Allocation strategy

A program that works in a particular memory allocation strategy may abort when the allocation strategy is changed in a minor way.

A good example of this is a memory overrun condition (for more information see "Overrun and underrun errors," below) where the allocator is permitted to return blocks that are larger than requested in order to satisfy allocation requests. Under this circumstance, the program may behave normally in the presence of overrun conditions. But a simple change, such as changing the size of the block requested, may result in the allocation of a block of the exact size requested, resulting in a fatal error for the offending program.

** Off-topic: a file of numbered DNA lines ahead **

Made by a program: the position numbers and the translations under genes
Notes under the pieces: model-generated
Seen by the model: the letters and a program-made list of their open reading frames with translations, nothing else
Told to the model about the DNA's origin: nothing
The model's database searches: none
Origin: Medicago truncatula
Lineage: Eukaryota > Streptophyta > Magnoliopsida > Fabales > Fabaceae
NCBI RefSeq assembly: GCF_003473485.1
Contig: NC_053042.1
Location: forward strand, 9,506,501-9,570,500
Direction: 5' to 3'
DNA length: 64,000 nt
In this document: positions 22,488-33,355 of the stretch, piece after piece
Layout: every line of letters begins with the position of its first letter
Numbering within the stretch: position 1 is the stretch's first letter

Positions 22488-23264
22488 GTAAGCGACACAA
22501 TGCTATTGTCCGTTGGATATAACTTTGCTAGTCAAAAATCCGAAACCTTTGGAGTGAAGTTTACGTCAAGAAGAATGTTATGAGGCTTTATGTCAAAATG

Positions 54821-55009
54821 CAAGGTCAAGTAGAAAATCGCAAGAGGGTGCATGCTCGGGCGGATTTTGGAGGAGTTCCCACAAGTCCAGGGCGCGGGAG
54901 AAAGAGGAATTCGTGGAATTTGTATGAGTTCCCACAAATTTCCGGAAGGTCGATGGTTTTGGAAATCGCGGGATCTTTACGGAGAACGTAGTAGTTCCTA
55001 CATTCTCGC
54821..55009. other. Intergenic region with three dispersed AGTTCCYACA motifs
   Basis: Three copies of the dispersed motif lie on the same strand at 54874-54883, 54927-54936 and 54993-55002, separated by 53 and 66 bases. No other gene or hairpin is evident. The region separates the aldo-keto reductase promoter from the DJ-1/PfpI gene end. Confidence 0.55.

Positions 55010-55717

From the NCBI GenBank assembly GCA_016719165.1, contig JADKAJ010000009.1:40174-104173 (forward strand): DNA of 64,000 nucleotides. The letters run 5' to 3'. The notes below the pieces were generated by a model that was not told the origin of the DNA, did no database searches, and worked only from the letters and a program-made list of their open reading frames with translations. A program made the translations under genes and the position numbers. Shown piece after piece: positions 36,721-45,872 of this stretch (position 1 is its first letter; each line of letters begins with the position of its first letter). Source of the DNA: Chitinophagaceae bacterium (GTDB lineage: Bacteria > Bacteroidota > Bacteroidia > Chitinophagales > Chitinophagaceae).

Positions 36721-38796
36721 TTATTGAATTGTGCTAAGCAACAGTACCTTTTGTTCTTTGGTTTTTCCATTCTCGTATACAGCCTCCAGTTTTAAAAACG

Fatal errors may also occur if the allocator is configured slightly differently, or if the allocator policy is changed in a subsequent release of the runtime library. This makes it all the more important to detect errors early in the life cycle of an application, even if it doesn't exhibit fatal errors in the testing phase.